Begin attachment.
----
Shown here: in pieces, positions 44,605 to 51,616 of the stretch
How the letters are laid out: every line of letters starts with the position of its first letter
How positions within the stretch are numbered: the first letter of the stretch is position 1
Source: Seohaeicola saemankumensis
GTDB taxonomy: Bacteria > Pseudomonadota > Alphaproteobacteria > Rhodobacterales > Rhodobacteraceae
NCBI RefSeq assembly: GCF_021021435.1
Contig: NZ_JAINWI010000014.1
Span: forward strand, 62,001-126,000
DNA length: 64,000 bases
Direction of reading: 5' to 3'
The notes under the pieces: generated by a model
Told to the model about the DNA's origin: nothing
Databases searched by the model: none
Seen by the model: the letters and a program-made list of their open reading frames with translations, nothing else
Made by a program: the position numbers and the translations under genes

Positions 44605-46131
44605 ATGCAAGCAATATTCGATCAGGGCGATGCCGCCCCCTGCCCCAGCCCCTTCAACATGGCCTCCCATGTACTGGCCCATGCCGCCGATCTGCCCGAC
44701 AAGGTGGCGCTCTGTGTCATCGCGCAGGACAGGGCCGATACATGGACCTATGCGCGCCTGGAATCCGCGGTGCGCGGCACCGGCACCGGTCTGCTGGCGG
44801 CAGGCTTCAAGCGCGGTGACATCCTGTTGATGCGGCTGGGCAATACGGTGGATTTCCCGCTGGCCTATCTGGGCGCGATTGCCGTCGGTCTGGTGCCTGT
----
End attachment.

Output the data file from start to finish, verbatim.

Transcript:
Shown here: in pieces, positions 44,605 to 51,616 of the stretch
How the letters are laid out: every line of letters starts with the position of its first letter
How positions within the stretch are numbered: the first letter of the stretch is position 1
Source: Seohaeicola saemankumensis
GTDB taxonomy: Bacteria > Pseudomonadota > Alphaproteobacteria > Rhodobacterales > Rhodobacteraceae
NCBI RefSeq assembly: GCF_021021435.1
Contig: NZ_JAINWI010000014.1
Span: forward strand, 62,001-126,000
DNA length: 64,000 bases
Direction of reading: 5' to 3'
The notes under the pieces: generated by a model
Told to the model about the DNA's origin: nothing
Databases searched by the model: none
Seen by the model: the letters and a program-made list of their open reading frames with translations, nothing else
Made by a program: the position numbers and the translations under genes

Positions 44605-46131
44605 ATGCAAGCAATATTCGATCAGGGCGATGCCGCCCCCTGCCCCAGCCCCTTCAACATGGCCTCCCATGTACTGGCCCATGCCGCCGATCTGCCCGAC
44701 AAGGTGGCGCTCTGTGTCATCGCGCAGGACAGGGCCGATACATGGACCTATGCGCGCCTGGAATCCGCGGTGCGCGGCACCGGCACCGGTCTGCTGGCGG
44801 CAGGCTTCAAGCGCGGTGACATCCTGTTGATGCGGCTGGGCAATACGGTGGATTTCCCGCTGGCCTATCTGGGCGCGATTGCCGTCGGTCTGGTGCCTGT